I doubt that you will get anywhere with the ombudsman. It wont do any harm though and, if enough people complain, the government may take action in future. However, I think you will need to chalk this one up to experience.

    Best practical advice is to try and BT the balance to another card, as CLAPTON has said.
    The whole problem with the world is that fools and fanatics are always so certain of themselves, but wiser people so full of doubts.
  • nickmack
    nickmack Posts: 4,435 Forumite
    First Anniversary Combo Breaker First Post
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    I needed a new gas boiler and borrowed £2,600 off my credit car (cash) which has a higher interest rate and mentioned that I would be paying this off in Feb/March this year. When I came to pay it back I was told they could not divide the balance between purchases and cash for me to pay the cash loan back.

    In addition to the above comments about payment hierarchy, I'd also say, it's nearly always a bad idea to take cash from a credit card.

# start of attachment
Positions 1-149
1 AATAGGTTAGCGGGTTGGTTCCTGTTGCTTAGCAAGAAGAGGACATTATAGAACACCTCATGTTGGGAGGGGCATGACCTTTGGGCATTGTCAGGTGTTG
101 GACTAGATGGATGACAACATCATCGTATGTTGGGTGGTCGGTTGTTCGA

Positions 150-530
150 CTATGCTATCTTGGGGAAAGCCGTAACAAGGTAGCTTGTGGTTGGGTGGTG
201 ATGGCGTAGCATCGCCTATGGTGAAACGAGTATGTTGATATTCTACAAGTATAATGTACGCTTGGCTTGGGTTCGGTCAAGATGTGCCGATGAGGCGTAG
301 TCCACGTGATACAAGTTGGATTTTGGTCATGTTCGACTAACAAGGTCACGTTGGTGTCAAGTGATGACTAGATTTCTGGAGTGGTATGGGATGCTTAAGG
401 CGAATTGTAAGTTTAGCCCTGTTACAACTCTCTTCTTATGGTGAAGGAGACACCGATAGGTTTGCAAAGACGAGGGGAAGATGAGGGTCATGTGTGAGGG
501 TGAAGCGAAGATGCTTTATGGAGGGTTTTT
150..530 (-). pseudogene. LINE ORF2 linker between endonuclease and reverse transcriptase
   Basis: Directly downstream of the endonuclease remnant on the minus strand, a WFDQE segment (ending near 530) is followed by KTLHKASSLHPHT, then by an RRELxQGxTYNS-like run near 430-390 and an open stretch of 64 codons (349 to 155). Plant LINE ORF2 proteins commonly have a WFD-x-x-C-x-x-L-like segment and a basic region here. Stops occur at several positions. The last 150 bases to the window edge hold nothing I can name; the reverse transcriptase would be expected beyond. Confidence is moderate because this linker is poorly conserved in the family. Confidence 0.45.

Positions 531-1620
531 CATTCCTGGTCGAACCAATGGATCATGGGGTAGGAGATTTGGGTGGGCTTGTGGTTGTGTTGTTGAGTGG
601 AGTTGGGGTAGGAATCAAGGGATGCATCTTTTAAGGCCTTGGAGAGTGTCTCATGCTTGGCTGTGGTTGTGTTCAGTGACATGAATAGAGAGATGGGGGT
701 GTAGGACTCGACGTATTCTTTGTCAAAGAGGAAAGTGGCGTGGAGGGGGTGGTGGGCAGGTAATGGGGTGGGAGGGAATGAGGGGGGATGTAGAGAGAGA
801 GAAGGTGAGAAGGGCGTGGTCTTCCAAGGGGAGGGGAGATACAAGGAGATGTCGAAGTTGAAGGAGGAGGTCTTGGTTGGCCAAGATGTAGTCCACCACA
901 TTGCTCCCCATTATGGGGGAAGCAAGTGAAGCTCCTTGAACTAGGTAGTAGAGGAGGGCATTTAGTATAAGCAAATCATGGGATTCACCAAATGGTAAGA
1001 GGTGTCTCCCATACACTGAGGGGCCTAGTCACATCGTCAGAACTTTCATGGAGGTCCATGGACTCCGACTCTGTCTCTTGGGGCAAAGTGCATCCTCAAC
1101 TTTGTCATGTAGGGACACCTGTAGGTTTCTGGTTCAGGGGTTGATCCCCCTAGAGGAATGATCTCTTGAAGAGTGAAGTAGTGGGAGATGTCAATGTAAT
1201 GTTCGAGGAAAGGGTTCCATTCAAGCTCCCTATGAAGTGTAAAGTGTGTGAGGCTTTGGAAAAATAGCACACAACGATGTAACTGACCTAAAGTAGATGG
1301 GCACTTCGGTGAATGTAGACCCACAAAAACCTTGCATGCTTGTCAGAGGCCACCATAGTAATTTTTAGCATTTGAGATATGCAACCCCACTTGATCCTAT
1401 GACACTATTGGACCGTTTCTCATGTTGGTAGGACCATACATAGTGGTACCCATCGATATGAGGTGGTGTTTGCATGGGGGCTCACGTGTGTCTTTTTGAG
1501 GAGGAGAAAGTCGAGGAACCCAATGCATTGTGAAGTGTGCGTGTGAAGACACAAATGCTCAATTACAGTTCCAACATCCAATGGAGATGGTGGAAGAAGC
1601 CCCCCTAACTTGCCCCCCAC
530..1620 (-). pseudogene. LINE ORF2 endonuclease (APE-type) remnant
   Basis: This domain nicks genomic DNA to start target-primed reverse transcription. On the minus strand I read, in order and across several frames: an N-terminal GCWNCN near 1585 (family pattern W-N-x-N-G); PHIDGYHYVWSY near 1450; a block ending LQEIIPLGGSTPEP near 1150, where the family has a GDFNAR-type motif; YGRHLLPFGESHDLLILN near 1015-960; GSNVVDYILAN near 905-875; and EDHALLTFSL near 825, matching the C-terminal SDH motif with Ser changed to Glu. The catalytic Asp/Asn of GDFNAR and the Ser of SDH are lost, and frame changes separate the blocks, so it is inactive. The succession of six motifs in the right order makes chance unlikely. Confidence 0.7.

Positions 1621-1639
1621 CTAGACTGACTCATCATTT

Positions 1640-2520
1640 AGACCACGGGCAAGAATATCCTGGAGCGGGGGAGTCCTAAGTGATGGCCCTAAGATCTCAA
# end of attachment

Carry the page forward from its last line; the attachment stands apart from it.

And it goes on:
Not only does the amount get 'stuck' accruing interest at a higher rate if you have an existing balance, but increasingly cash advances are reported and shown in your credit report. This is like waving a flag to any potential creditor saying you are in financial difficulty.

    The only solution for your situation, I can see is to pay off the balance in full, using a balance transfer to another card with a promotional rate if necessary.

    For future reference, Nationwide and Saga both offer cards with a positive payment hierarchy (i.e. debts accruing the highest rate of interest are paid off first)
  • Robert_Sterling
    Robert_Sterling Posts: 2,207 Forumite
    edited 20 April 2009 at 4:42PM
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    bert&ernie wrote: »